• Bowl for Keys (Because your guest shouldn't be driving after how much of this they'll devour)
  • Wine glasses (Frozen, if possible)


  • 1 12oz canister of thawed but previously frozen WHITE grape juice concentrate (Welch's makes an excellent frozen white grape concentrate)
  • 1 750 ml bottle of Moscato wine (Beringer is my preferred moscato) Red or white doesn't matter. You won't use all  of it. You'll just barely use half. Edit: Beringer at least, has now come out with little sample bottles at around $1 each and the recipe will only take like two of them for this recipe if you don't want to have to drink/waste the rest of a full bottle. But who would want that, huh? *grin*
That's it. Simple, huh?

Basically, just let your juice defrost inside the bowl so it doesn't drip all over your counters. (I usually open up the top and set it up upside down so I can mix the wine with the juice before throwing it into the ice cream maker). Set up your ice cream maker (ie make sure that it's actually ready to make ice cream or the like such a freezing it the night before) so it's ready to go as soon as you grab the canisters. Once the grape juice is liquid, add it to the ice cream maker. Then add the wine to the bowl until it just to just below the top of the mixing blades in the ice cream maker and mix.

Set up and let it start churning. I'm not including the ice cream maker instructions since there are many different brands. However, it works best with the more modern types of ice cream makers. The ones that use salt aren't as efficient or effective.

Now, if you have a second canister for the ice cream maker, my preference is to use them both. And after the first one has gotten to the 'done' stage where it's not that cold, I dump the contents from the first canister into the second canister and let it go again. After it's done, either once or twice (The second time around makes the ice crystals very smooth but it is by no means absolutely necessary), place the mix into a freezable container and throw it into the freezer for a few hours.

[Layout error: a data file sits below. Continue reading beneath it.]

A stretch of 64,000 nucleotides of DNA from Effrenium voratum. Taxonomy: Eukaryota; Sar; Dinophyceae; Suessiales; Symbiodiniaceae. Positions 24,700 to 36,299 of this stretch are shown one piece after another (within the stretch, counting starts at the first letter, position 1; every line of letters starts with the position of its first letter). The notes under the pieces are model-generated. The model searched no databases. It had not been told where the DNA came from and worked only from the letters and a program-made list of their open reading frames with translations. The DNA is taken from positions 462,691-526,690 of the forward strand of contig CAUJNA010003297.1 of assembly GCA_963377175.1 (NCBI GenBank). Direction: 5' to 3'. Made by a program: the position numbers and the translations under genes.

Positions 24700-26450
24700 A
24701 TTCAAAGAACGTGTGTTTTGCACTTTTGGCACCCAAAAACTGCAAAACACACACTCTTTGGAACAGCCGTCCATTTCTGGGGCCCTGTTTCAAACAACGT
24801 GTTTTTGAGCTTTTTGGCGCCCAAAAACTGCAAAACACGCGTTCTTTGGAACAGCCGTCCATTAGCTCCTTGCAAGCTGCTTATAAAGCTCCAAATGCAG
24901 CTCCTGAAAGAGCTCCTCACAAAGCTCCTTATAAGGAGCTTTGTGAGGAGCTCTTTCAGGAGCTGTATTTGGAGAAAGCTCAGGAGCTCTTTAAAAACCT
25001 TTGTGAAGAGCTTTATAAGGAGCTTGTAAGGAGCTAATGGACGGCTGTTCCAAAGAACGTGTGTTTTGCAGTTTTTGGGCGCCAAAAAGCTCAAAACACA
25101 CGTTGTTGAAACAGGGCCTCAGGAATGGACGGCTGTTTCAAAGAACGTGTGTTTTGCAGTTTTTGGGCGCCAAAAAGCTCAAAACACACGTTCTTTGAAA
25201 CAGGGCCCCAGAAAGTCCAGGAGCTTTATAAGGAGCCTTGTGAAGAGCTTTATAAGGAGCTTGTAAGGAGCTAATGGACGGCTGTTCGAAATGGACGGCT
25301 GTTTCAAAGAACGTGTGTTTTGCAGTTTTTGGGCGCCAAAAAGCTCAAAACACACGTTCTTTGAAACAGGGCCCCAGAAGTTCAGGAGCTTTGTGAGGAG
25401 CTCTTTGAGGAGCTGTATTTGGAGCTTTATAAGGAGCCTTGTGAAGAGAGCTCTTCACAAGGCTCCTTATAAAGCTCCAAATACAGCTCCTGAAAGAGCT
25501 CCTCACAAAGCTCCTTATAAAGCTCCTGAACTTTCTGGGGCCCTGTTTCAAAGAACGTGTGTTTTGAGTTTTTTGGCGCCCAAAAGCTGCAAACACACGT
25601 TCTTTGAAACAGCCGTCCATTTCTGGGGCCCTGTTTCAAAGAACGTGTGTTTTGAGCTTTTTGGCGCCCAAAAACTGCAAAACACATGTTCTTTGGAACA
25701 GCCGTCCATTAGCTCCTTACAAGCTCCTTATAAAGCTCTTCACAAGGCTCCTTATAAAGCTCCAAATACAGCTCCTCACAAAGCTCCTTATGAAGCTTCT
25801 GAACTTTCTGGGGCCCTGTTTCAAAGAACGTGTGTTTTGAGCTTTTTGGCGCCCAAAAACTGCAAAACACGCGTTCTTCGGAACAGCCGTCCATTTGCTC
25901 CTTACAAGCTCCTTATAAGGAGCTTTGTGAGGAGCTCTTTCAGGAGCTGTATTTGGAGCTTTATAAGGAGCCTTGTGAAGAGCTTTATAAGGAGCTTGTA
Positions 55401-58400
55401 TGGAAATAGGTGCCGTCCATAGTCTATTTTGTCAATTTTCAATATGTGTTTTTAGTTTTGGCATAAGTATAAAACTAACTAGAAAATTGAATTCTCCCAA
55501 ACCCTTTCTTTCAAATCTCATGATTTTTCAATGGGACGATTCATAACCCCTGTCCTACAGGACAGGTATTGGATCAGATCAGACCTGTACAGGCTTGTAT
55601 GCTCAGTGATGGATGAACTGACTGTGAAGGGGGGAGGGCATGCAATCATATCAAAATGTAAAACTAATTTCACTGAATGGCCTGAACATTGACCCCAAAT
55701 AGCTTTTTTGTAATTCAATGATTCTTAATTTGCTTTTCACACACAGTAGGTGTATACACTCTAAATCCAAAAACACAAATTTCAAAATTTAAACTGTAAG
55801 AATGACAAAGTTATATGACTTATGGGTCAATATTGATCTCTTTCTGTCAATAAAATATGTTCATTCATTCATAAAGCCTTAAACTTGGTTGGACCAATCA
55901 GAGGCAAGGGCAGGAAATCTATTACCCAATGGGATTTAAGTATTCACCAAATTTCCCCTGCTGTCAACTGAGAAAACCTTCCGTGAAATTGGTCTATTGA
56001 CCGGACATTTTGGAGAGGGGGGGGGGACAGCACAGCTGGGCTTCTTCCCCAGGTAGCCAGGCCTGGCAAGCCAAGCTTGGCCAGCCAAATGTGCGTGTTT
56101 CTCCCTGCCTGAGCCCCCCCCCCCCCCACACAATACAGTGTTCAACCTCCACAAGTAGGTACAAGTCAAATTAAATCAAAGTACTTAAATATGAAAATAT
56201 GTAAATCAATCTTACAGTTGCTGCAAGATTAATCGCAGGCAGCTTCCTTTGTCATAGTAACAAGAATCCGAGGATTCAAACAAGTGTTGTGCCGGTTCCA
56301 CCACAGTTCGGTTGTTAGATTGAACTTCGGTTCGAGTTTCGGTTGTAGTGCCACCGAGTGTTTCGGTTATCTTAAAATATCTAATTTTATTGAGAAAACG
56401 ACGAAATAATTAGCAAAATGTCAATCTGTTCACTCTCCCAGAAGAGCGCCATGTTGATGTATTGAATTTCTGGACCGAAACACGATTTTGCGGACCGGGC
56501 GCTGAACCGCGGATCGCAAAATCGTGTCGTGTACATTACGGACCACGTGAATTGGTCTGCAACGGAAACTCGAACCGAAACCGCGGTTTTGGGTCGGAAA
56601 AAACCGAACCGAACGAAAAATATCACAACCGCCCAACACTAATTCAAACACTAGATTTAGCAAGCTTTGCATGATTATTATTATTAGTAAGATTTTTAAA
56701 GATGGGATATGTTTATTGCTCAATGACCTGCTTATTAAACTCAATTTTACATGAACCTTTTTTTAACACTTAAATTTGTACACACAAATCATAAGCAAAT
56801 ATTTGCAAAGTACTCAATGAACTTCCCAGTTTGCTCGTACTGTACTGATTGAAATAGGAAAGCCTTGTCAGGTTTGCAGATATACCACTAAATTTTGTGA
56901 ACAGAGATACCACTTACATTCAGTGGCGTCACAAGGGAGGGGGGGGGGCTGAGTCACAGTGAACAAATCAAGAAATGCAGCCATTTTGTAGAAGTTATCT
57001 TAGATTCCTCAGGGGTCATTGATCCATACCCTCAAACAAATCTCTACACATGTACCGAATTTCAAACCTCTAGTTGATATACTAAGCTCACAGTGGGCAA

Neat little trick? Throw it into a freezer bag instead and then when it's ready to pour (Do this only if you're going to use the entire bag in one go), snip off one of the bottom tips of the bags and you'll  have an instant pastry bag to give it a kind of style to it all since the slushie will hold a little bit of a shape. Nommy!

Side note: Now, you might be asking why the extra grape? This is your added sugar content, without the extra (and different) alcohol content. This will keep it from freezing solid in your freezer too quickly. Not that I really expect you to keep slushies for too long before they're devoured. But as it is white grape juice, it's a similar enough flavor that it doesn't affect the taste of the wine that much.

However, this is where I believe a problem came in. As yummy as the wine slushies were, that red wine slushie at the fest overwhelmed our taste buds and I believe that was because of the tannins. Tannins is what makes red wines bitter. That strong flavor that most reds finish with. I believe that in their recipe, they used white grape juice concentrate with the white wine slushie and normal grape juice concentrate with the red. But normal grape juice has that SHARP tannis flavor too, and freezing anything concentrates sugars, making the flavor even more sharp. Hence why my recipe goes with frozen white grape concentrate for both. Babies don't like sharp flavors, which is why most babies prefer the white grape juice to regular. I just followed the same logic.